The Joan Mitchell Foundation forces LVMH to stop an advertising campaign


This photograph, taken on September 29, 2022, shows a painting by American artist Joan Mitchell displayed as part of the

Louis Vuitton’s latest international advertising campaign to promote handbags sparked a war with the heirs of Joan Mitchell, a major figure in American Abstract Expressionism (1925-1992). On the offending posters, the actress Léa Seydoux poses in front of three works: The Great Valley XIV (For a Little While) (1983), Quartet II for Betsy Jolas (1976) and Edrita Fried (nineteen eighty one). These paintings are on display at the Louis Vuitton Foundation until February 27, as part of the “Monet-Mitchell” exhibition. For the Joan Mitchell Foundation (JMF), responsible for the moral rights of the artist, this campaign is illegal.

The JMF sent, Tuesday, February 21, “a formal notice to Louis Vuitton Malletier, demanding that the company immediately withdraw its print and digital advertising campaign which reproduces and illegally uses at least three works by the artist Joan Mitchell for the promotion of its commercial goods”.

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At the end of 2022, the luxury brand first asked the JMF for permission to use the artist’s paintings as part of a future advertising campaign. Indeed, even if two of the canvases belong to the National Museum of Modern Art at the Center Pompidou – Quartet II for Betsy Jolas And The Great Valley XIV (For a Little While) –, the JMF must give its consent for any commercial use of the works. Whether or not they are in his own collection, as is Edrita Fried.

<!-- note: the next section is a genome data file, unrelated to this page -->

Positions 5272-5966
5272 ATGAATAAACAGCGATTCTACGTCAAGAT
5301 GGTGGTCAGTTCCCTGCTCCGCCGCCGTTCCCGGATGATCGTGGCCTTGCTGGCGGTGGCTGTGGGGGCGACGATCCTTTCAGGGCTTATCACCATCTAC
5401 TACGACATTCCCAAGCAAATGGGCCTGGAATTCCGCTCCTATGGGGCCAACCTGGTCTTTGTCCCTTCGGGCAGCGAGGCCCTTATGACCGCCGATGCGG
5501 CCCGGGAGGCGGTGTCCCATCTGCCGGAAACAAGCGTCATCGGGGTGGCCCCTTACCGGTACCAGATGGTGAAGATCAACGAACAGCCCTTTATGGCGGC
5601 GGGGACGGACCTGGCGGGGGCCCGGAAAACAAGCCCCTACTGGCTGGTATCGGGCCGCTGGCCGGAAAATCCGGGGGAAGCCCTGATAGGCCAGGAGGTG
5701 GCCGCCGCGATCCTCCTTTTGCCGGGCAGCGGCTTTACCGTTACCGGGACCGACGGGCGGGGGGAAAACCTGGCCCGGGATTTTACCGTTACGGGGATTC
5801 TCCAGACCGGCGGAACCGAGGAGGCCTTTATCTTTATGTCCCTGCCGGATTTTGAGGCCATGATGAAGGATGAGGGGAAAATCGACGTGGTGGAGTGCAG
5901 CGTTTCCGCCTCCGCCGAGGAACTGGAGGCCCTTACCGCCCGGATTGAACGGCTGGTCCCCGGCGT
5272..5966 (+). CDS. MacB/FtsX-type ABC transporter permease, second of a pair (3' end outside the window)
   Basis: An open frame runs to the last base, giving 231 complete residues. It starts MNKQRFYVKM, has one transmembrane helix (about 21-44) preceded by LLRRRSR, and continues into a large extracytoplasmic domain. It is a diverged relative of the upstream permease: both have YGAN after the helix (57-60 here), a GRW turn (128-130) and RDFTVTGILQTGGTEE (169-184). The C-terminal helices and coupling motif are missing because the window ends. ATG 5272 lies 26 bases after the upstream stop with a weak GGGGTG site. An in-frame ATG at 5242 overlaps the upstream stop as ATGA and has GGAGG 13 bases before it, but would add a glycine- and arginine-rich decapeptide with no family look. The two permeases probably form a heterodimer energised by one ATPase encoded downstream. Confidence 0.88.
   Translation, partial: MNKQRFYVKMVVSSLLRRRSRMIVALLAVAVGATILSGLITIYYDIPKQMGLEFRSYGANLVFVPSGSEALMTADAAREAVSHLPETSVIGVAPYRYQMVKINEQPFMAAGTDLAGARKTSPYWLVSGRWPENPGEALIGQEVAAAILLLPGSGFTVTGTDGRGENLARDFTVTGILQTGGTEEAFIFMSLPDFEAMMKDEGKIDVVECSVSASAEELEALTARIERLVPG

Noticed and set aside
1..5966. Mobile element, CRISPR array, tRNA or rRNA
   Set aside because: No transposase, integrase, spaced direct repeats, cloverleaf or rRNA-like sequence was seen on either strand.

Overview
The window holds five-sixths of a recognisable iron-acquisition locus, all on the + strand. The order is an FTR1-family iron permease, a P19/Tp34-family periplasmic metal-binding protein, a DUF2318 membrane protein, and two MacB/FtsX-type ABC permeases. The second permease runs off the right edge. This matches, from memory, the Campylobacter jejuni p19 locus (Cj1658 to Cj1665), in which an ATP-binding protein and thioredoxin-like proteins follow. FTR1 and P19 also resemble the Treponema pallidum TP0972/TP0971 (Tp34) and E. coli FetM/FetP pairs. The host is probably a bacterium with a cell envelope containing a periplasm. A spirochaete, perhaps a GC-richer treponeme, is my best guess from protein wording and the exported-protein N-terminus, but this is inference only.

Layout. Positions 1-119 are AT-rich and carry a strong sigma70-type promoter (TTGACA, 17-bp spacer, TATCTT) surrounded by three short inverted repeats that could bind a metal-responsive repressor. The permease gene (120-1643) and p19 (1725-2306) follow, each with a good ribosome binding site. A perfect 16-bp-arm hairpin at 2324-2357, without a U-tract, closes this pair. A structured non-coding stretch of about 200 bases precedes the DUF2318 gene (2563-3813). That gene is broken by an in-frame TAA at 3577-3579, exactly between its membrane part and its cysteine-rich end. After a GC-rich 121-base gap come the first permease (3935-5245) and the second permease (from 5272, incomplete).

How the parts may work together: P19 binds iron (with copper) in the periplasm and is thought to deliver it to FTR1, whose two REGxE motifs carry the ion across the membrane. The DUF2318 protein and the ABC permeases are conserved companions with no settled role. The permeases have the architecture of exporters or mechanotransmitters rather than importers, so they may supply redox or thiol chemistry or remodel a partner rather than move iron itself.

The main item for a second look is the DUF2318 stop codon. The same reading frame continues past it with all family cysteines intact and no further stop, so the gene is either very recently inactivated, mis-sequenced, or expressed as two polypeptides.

Offer declined

However, the JMF had then clearly refused this request. “in writing, in accordance with its policy that images of the artist’s work should only be used for educational purposes”, considering that the work of Joan Mitchell had absolutely nothing to do with the sale of a range of handbags sold at a minimum of 5,500 euros each.

Christa Blatchford, director of the JMF, told the New York Times of February 21 that Jean-Paul Claverie, who advises Bernard Arnault, the CEO of LVMH, on matters of sponsorship, had returned to the charge in January, specifying to him by e-mail that this request came from “d’Arnault himself” and “the billionaire (was) willing to donate to the Joan Mitchell Foundation.” Proof that not everything can be bought, Christa Blatchford had once again declined this offer.

The advertising campaign however started without the agreement of the rights holders, on February 12, 2023. Chance of the calendar? Joan Mitchell’s birthday. “By allowing these works to be photographed for this purpose and in this manner, the Louis Vuitton Foundation violated its commitments with the JMF”, castigates the latter, who says to herself “Very disappointed that Louis Vuitton shows such disregard for the rights of an artist and exploits her work for financial gain”.

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